Porcelain Crown And Veneer Home Care
Your porcelain veneers are only as strong as the teeth they are adhered to, and protecting your natural teeth is part of insuring the long life of your porcelain veneers. The porcelain won’t decay, but the other parts of the tooth will, that are not covered by the veneer. And the gums need that care too, to prevent them from receding. The veneer ends right at the gum line, so any gum recession will create a gap and spoil the effect of the porcelain veneers. After having the porcelain veneer, you need to follow these instructions:
- Avoid ripping or tearing motions such as using your veneers as a tool for biting nails or opening plastic bags. …etc
- Avoid biting down on nuts, ice, finger nails or other hard items, as this can damage dental veneers.
- Avoid any movement that causes the veneer to twist or pull away from your natural tooth.
- One week after your veneers are placed, you will be required to return to the office for a follow-up visit and evaluation so the dentist can see how your mouth is reacting to the veneers. Even if you feel the veneers are a success, this appointment is vital to your future oral health.
- Floss Between Your Teeth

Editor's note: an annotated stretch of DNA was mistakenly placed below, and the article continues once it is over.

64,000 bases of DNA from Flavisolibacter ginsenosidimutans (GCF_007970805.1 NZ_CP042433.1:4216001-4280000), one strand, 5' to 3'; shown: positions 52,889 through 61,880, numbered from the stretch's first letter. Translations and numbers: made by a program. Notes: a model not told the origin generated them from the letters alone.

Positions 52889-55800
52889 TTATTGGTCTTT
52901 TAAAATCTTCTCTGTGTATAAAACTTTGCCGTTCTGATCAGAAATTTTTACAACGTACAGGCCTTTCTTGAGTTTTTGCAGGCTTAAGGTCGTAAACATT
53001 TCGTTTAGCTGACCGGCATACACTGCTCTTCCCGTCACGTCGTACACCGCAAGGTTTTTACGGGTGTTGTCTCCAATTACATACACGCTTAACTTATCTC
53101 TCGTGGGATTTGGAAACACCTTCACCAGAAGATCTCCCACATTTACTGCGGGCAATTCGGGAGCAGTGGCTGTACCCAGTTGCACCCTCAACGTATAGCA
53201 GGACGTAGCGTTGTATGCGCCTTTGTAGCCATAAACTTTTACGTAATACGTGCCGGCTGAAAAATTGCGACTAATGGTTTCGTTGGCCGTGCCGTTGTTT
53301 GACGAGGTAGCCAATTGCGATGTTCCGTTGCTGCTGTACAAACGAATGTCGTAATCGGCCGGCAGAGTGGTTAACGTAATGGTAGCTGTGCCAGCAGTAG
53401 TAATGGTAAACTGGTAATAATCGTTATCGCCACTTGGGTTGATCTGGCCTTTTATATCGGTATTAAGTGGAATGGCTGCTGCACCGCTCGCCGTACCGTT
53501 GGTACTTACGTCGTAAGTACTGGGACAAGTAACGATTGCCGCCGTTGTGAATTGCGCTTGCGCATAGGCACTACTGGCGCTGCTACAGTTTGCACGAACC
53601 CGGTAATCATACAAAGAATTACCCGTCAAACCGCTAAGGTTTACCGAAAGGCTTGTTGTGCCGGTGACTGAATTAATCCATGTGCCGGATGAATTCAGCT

- Brush Your Teeth Thoroughly with Modified Bass brushing technique:
- Hold the toothbrush sideways against your teeth with some of the bristles touching your gums
- Tilt the brush so the bristles are pointing at your gum line
- Move the brush back and forth, using short strokes. The tips of the bristles should stay in one place, but the head of the brush should wiggle back and forth. You also can make tiny circles with the brush. This allows the bristles to slide gently under the gum. Do this for about 20 strokes or 20 circles. In healthy gums, this type of brushing should cause no pain. If it hurts, brush more gently
- Roll or flick the brush so that the bristles move out from under the gum toward the biting edge of the tooth. This helps move the plaque out from under the gum line.
- Repeat for every tooth, on the insides and outsides.
- On the insides of your front teeth, it can be hard to hold the brush sideways. So hold it vertically instead. Use the same gentle back-and- forth or circular brushing action. Finish with a roll or flick of the brush toward the biting edge.
- To clean the biting or chewing surfaces of the teeth, hold the brush so the bristles are straight down on those surfaces.
- Gently move the brush back and forth or in tiny circles to clean the entire surface. Move to a new tooth or are until all teeth are cleaned.
- If you are known to be a bruxer or clencher, i.e. you have a habit of grinding your teeth, please let your dentist know. He or she will fabricate a protective “occlusal” or bite guard for you to wear to minimize the stresses placed upon your teeth while you sleep.
- Have Regular Dental Checkups –every 06 months